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5 Website Copywriting Mistakes You Can Fix Yourself

  • By Cathy Goodwin
  • Published 03/2/2009
  • Writing for the Web

Online marketing business owners often wish they could get some feedback on their websites. It’s always a good idea to ask your own clients and customers. Of course, you can hire a copywriter for a diagnostic program. But first, here are 5 mistakes you can fix yourself. Mistake #1: The unwelcome “Welcome” message. You want to be friendly, but you need to use every inch of your valuable Internet real estate. Let’s face it. Your visitors know they are welcome. After all, you bought a domain name and paid for hosting! And of course you want them to look around: you provided at least one menu bar. We all know online marketers who violate this guideline but attract profitable business. If you really want a “welcome” message, set up a test. Compare your welcoming page to a more direct headline page and see which gets better conversions and sign-ups. Mistake #2: Opt-in box missing, hidden or unclear. This mistake sabotages your main purpose for having a website: collecting targeted opt-ins. Place your opt-in box at the top right or top left corner of every page of your website. Mention your “irresistible freebie:” what you will give away as to thank visitors for signing up. These days you can’t get away with promoting your ezine as a gift. You need to sell visitors on sharing their opt-in information. Your goal is to collect targeted traffic for your ezine, ecourse or other mailing list. Once visitors leave, they’re gone forever.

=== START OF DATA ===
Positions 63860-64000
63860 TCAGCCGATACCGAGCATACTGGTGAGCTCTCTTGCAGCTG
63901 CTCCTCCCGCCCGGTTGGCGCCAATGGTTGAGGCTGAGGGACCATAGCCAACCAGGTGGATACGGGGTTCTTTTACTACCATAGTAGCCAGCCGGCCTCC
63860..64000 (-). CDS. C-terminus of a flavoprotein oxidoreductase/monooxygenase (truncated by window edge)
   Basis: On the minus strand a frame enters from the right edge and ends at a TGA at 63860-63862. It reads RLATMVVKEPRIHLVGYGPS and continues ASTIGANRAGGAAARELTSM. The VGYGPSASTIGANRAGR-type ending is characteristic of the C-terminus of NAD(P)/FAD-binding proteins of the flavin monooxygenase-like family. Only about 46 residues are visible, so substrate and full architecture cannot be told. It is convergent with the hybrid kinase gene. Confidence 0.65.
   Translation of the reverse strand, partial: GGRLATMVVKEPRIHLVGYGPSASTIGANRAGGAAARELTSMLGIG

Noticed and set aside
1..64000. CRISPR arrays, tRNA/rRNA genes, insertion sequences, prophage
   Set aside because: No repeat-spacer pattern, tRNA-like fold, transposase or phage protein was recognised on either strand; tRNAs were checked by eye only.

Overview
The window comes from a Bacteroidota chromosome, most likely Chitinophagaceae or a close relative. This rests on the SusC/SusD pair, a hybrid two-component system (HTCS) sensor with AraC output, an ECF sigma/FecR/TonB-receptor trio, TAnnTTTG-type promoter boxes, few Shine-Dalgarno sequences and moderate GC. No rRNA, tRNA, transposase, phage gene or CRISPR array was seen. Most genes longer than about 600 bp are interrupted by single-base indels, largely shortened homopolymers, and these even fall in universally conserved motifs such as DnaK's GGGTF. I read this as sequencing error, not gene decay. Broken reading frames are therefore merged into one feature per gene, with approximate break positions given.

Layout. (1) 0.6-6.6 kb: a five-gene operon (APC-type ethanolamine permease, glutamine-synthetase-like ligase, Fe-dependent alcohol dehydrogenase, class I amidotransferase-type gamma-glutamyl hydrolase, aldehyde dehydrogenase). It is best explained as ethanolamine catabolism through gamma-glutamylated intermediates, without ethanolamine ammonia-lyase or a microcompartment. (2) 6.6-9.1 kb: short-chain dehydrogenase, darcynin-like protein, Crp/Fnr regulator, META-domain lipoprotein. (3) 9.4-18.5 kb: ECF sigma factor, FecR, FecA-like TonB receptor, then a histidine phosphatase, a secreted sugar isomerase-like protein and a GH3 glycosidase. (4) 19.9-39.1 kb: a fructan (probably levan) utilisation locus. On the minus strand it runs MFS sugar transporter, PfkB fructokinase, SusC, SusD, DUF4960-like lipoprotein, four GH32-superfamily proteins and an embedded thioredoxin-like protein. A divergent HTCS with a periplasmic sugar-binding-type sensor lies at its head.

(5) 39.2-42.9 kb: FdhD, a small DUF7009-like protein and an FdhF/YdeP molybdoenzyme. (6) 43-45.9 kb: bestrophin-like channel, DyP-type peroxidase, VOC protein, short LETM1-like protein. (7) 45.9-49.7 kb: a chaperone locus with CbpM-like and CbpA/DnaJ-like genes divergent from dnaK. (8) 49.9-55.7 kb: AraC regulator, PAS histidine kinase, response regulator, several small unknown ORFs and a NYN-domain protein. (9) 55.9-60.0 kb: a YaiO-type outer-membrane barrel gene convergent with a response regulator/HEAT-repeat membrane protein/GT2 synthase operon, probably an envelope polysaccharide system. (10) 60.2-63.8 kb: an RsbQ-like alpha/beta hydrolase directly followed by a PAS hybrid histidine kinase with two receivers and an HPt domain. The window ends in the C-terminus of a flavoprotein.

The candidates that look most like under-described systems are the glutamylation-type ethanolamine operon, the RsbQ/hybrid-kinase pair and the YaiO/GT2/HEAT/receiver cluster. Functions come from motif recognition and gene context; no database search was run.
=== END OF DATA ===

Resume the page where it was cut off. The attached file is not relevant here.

Mistake #3: Wimpy headlines. Readers will click away if you don’t grab them immediately with a compell

ing headline. Your headline needs to address the reader’s pain or problem. What is keeping him or her awake at night? Why do they pick up the phone to call you? What is the first thing they say? If you are not getting results, bring on the 4-letter word: “test.” A headline that refers to the client’s struggle and pain will work in many markets. But I once tested a headline that began, “Are you struggling to…” against, “The truth about…” The second headline drew more ezine signups and queries in that market. Mistake #4: Fuzzy description of who you serve and how you solve problems. Website visitors will ask, “How will this page help me?” These days many professionals offer services that didn’t exist five years ago. Or they put a unique spin on a popular product. Your reader needs a fast answer to the question: “Am I in the right place?” You benefit, too. Suppose you’re a life coach who emphasizes Law of Attraction in your practice. You want to target only clients who buy into this concept. Otherwise you waste a lot of time screening out the misfits, Mistake #5: Focusing on your own credentials and processes. We all like to talk about ourselves, but visitors want to see themselves in your website content. It’s true: clients often hire you because they like your credentials. Some want to work with an advisor who holds a Ph.D., MBA or professional certificate.

But your website content needs to reflect the client’s perspective. For example, you might say, “Ten years of experience in the field so I can find solutions faster.” Or, “My unique 5-step process delivers results repeatedly so you can be confident of achieving the success you want to achieve.”



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